Anger Isn’t a Destination

Picture by  Swantje Hess and Jannis Pohlmann.
Picture by Swantje Hess and Jannis Pohlmann.

There are a lot of things in this world that rightfully stir up anger,  but this isn’t a post about them.

Neither is this a post about not being angry. Sometimes you need to get mad about the injustices in this world. A well-placed rant can be a great way to grab people’s attention and focus it on something that desperately needs to be changed.

By no means do I expect anyone to swallow these emotions and pretend to be happy with the way things are. That’s neither realistic nor emotionally healthy.

What concerns me is when people get stuck in a loop of venting.

Anger isn’t a destination, it’s a tool.

You don’t change the world simply by getting really mad about what’s happening in it.

“Women aren’t meant to be pastors,” someone in a position of authority told me once a very long time ago. “They’re happier working behind the scenes.”

“…but she’s not like you,” a friend said years later. “She’s just bi for the attention. You’re a real bisexual.”

Cue eye roll.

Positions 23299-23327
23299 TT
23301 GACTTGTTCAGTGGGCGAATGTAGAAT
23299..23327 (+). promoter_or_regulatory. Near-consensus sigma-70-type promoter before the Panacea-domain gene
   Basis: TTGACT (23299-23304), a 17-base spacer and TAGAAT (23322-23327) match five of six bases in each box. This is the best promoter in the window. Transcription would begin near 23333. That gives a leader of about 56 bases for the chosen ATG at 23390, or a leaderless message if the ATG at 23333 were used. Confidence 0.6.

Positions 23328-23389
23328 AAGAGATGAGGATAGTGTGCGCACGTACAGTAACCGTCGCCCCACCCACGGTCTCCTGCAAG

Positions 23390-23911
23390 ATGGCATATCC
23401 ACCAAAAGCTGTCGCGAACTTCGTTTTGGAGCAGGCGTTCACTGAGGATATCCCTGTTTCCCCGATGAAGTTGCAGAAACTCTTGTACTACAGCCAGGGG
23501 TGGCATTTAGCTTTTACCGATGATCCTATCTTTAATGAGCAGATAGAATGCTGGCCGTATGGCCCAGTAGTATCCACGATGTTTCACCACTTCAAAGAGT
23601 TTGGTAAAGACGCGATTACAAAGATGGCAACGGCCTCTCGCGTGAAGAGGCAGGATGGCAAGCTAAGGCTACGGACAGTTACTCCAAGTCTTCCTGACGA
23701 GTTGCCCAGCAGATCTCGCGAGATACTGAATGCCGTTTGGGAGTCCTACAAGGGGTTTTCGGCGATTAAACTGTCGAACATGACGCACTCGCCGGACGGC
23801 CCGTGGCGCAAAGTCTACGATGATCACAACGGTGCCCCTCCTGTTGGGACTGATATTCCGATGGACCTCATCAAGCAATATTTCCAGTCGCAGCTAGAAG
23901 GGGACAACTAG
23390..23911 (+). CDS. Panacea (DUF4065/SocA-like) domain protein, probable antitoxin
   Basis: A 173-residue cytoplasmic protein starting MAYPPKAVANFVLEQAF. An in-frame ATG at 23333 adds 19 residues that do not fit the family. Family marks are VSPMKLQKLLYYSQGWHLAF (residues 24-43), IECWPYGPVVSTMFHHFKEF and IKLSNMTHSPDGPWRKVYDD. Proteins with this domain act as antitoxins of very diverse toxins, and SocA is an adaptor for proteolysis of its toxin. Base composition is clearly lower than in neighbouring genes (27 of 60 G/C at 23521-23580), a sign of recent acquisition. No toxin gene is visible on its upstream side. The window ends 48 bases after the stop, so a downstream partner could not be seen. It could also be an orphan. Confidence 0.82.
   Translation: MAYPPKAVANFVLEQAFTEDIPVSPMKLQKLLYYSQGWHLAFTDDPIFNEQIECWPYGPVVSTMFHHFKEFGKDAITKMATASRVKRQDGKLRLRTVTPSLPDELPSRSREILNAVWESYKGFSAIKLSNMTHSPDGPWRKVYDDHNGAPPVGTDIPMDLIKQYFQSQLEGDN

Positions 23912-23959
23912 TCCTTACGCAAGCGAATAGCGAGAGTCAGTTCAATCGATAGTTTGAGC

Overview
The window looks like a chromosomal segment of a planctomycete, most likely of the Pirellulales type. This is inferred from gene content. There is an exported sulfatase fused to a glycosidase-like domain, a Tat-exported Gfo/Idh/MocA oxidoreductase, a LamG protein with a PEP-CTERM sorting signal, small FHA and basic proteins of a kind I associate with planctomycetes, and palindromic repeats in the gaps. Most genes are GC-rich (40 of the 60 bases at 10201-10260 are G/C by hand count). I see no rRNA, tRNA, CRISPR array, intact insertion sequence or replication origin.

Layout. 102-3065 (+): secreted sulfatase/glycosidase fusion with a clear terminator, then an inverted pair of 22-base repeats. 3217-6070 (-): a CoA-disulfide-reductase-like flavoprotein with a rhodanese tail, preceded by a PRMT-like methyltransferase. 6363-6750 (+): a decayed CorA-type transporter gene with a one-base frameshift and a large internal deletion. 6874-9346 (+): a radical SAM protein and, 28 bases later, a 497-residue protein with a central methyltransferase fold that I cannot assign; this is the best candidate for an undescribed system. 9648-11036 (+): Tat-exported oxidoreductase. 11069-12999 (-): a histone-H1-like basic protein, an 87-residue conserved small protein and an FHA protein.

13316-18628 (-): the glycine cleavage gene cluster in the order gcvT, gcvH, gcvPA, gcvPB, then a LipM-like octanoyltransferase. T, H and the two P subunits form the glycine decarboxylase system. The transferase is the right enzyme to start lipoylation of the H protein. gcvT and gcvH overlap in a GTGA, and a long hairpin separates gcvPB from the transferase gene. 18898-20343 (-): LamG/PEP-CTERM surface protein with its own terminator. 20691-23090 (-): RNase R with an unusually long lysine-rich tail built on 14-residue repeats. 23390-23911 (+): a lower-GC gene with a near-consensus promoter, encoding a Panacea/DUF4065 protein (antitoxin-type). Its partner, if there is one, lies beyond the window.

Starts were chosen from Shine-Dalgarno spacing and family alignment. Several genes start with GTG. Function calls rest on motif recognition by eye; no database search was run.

It wasn’t the first or last time I’d heard either of those sentiments. I could have easily explained why those stereotypes were so harmful (and useless) with a grouchy monologue.

I didn’t.

Sometimes anger simmers for so long it crusts over, hardening into a nearly impenetrable shell. I understand why that happens. When you spend your life accidentally running into brick walls you’re eventually going to grow wary of what might be waiting for you around the next bend.

Hating the wall doesn’t make it disappear. The bricks themselves aren’t the problem, it’s how they were cemented together and where they were installed that make them so painful. They could have just as easily been used to make a playhouse, or a deck, or to repair a sidewalk that’s all but crumbled into pieces.

This doesn’t make it ok to build more walls in the middle of the street, of course.  But they’ll come down a lot faster if you start dismantling them than if you wander around complaining about how tall they are.

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